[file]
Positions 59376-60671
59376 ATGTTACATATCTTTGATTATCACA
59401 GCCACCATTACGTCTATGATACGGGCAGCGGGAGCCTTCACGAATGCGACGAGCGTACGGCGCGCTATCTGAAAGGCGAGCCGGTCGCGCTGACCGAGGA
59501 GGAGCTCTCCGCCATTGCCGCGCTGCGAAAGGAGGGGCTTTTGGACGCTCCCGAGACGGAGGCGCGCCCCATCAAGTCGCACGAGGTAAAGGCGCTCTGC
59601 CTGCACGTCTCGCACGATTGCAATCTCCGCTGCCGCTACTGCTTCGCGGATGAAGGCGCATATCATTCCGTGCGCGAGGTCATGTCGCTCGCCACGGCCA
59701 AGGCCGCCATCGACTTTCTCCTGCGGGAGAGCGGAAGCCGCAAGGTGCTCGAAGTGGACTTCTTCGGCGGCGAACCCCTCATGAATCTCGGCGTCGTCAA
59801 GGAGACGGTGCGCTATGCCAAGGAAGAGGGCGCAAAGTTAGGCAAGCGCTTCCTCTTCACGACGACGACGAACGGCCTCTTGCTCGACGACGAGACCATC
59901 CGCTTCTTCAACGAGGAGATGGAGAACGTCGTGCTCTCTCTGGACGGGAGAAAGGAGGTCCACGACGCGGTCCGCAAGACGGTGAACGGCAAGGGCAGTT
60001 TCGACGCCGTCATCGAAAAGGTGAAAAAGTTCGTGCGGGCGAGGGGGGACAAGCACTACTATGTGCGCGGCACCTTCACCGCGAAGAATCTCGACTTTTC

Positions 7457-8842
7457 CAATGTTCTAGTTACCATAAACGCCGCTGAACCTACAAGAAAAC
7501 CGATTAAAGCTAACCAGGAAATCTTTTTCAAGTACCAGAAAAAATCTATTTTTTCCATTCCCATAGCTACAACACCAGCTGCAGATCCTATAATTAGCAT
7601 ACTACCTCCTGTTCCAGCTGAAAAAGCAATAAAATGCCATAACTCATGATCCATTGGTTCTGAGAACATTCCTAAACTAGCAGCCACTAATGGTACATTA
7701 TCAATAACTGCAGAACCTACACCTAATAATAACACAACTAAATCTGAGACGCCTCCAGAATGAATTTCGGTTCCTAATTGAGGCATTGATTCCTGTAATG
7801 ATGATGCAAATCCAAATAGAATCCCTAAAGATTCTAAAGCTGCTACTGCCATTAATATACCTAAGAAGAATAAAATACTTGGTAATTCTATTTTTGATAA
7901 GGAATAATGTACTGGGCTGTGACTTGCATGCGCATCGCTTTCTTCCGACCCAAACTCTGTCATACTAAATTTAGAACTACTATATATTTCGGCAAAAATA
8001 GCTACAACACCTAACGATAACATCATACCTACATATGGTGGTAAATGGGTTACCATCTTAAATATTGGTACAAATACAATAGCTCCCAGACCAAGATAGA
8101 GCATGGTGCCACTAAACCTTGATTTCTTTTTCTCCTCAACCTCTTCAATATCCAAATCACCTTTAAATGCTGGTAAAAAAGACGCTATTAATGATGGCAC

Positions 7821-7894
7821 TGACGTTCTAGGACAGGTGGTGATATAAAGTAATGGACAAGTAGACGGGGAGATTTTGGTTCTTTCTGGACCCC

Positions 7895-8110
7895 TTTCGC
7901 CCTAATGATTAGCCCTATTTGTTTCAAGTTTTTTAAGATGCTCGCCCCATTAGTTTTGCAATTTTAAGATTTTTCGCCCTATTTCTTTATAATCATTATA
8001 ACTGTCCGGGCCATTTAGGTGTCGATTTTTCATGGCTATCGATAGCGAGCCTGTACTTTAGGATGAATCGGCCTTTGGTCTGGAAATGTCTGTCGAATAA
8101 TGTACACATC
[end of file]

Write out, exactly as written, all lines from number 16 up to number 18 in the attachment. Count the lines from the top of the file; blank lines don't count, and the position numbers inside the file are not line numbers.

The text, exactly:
7901 GGAATAATGTACTGGGCTGTGACTTGCATGCGCATCGCTTTCTTCCGACCCAAACTCTGTCATACTAAATTTAGAACTACTATATATTTCGGCAAAAATA
8001 GCTACAACACCTAACGATAACATCATACCTACATATGGTGGTAAATGGGTTACCATCTTAAATATTGGTACAAATACAATAGCTCCCAGACCAAGATAGA
8101 GCATGGTGCCACTAAACCTTGATTTCTTTTTCTCCTCAACCTCTTCAATATCCAAATCACCTTTAAATGCTGGTAAAAAAGACGCTATTAATGATGGCAC